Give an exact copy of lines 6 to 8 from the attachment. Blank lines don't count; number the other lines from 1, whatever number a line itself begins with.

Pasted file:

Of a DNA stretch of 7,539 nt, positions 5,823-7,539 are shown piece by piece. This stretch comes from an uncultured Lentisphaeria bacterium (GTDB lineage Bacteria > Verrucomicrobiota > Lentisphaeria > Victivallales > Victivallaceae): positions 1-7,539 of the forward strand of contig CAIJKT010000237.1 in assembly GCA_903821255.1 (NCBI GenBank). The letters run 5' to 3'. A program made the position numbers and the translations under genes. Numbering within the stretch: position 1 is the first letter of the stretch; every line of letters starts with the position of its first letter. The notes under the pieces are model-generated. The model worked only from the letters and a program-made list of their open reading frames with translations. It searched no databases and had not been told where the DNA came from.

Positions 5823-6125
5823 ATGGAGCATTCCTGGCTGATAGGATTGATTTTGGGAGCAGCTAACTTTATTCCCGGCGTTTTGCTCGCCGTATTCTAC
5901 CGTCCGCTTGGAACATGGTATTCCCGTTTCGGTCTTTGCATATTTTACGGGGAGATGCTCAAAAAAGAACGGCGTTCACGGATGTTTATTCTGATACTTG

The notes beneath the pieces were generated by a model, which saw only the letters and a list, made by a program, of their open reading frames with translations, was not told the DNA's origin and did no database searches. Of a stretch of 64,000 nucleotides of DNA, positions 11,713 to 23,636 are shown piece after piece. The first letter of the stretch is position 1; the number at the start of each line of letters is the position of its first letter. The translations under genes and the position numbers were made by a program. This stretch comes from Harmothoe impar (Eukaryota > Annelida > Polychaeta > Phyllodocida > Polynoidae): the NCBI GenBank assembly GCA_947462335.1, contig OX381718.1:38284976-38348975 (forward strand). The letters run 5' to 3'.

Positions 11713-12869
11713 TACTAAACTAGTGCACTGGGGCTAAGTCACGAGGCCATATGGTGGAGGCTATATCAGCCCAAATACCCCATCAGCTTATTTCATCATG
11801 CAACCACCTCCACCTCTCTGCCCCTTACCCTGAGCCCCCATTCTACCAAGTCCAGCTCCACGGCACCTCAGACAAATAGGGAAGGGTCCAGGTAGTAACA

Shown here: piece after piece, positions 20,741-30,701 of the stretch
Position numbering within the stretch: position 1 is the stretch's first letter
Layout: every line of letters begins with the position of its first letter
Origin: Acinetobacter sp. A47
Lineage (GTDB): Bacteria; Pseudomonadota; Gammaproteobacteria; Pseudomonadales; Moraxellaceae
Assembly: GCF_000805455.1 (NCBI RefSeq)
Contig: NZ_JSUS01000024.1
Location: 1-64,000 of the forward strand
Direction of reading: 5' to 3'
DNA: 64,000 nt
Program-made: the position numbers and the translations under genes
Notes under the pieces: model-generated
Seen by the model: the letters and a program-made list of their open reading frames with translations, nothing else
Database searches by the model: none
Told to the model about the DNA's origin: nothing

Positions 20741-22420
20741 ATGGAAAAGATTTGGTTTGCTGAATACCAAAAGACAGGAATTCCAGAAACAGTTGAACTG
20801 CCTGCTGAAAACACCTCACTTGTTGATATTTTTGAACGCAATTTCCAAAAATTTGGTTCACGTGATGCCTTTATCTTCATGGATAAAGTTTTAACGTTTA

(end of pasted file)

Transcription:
Positions 11713-12869
11713 TACTAAACTAGTGCACTGGGGCTAAGTCACGAGGCCATATGGTGGAGGCTATATCAGCCCAAATACCCCATCAGCTTATTTCATCATG
11801 CAACCACCTCCACCTCTCTGCCCCTTACCCTGAGCCCCCATTCTACCAAGTCCAGCTCCACGGCACCTCAGACAAATAGGGAAGGGTCCAGGTAGTAACA